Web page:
Behavioral science research informs bioethical issues in the conduct of large-scale studies of children’s disease risk.
Tercyak, K. P., Swartling, U., Mays, D., Johnson, S. B., & Ludvigsson, J. (2013). Behavioral science research informs bioethical issues in the conduct of large-scale studies of children’s disease risk. American Journal of Bioethics Primary Research, 4(3), pp. 4-14.
Background: Birth cohort studies of the natural history of pediatric common disease risk raise many bioethical issues, including reconsenting participants over time as children mature and cohort retention. Understanding participants? study-specific knowledge, attitudes, beliefs, and behavior may offer insights into these issues from a psychological perspective.
Methods: We conducted an analysis of factors associated with parent-child communication about minor children’s participation in a population-based birth cohort; children’s knowledge about their own participation; and parental willingness to be recontacted for future study among Swedish parents (N = 3,605) of children originally enrolled at birth in a prospective study of type 1 diabetes risk. Results: More open parent?child communication about disease risk screening research and greater knowledge among children about their own research participation facilitated greater parent willingness to participate in further study. Parents’ decisions about further study participation were most strongly favorable among those who communicated openly with their child and with high study-specific knowledge.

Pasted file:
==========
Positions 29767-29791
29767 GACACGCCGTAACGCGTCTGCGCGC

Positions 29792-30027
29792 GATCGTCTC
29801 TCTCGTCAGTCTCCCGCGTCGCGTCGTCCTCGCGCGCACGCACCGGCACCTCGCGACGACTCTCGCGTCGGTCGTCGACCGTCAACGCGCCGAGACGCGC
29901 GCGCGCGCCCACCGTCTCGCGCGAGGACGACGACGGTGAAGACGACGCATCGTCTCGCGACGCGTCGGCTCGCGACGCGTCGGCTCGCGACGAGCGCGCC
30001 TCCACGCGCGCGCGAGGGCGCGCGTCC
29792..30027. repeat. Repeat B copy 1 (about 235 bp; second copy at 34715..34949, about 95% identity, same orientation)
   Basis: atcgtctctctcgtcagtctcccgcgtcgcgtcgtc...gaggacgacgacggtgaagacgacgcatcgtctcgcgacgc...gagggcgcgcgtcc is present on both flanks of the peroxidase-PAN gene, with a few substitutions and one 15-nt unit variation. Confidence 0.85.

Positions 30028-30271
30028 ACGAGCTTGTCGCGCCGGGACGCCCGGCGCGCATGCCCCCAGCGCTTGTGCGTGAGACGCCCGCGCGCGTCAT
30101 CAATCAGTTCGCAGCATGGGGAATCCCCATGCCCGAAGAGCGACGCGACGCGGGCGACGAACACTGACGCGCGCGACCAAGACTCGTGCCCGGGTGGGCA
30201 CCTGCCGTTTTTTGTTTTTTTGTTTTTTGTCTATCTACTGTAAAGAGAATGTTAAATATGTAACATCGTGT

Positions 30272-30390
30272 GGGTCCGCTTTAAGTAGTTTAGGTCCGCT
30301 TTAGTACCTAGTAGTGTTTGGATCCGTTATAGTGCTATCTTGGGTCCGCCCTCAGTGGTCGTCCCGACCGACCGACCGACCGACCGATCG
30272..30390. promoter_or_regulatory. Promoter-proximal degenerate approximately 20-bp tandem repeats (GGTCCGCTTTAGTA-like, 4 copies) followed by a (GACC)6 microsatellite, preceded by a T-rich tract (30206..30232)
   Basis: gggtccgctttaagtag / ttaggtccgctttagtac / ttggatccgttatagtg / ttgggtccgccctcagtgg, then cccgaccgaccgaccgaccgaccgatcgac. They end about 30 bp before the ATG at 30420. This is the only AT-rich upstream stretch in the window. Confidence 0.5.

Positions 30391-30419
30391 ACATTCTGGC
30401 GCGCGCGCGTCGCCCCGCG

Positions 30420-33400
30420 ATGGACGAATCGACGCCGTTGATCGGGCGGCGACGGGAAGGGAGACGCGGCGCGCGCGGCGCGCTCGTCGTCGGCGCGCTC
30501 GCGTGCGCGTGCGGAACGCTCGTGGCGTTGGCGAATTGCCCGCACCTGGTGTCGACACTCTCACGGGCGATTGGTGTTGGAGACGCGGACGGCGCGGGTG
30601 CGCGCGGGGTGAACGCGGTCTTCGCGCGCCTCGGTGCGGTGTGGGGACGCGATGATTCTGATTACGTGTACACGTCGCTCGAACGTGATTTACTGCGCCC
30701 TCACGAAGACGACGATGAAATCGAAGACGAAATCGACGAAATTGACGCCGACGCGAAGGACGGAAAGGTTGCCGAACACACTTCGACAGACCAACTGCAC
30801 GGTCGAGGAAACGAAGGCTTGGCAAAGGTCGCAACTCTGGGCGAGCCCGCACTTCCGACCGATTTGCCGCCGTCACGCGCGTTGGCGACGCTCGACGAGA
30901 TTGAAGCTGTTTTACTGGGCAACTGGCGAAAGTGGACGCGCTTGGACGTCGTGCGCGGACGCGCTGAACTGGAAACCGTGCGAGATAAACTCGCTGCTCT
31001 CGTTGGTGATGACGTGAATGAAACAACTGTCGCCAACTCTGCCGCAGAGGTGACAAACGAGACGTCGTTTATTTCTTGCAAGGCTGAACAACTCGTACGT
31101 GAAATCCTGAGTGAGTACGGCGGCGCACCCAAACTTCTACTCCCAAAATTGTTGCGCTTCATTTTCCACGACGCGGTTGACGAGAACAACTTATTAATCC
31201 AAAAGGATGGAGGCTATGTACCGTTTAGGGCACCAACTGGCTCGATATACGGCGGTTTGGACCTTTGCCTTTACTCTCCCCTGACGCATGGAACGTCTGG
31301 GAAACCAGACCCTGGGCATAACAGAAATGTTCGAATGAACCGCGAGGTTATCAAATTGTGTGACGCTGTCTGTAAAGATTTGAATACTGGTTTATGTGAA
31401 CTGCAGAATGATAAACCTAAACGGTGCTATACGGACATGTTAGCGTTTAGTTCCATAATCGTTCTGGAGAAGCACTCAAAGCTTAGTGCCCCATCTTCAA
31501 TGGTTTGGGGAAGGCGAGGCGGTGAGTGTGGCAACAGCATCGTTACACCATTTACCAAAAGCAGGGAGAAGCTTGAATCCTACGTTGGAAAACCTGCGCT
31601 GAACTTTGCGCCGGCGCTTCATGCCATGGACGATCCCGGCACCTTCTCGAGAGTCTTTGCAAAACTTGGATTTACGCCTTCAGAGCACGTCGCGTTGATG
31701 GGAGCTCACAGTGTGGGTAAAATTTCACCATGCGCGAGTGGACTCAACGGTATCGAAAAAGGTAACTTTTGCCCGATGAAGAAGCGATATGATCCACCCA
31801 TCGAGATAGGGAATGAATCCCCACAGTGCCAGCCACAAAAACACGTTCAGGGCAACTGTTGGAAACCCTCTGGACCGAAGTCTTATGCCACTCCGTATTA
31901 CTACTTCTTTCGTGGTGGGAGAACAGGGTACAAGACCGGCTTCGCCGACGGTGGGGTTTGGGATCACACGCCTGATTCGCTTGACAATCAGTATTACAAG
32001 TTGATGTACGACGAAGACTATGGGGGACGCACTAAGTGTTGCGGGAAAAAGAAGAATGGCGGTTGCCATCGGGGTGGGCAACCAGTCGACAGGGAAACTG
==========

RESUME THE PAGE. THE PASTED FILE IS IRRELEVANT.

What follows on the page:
Conclusions: Epidemiologists, bioethicists, and others involved in the design and conduct of large-scale, prospective birth cohorts may consider embedding periodic assessments of participants? study-specific attitudes and behavior to address long-term retention and willingness to engage in future research. Abstract © Taylor & Francis, reprinted by special permission of Taylor & Francis Group (http://www.tandfonline.com).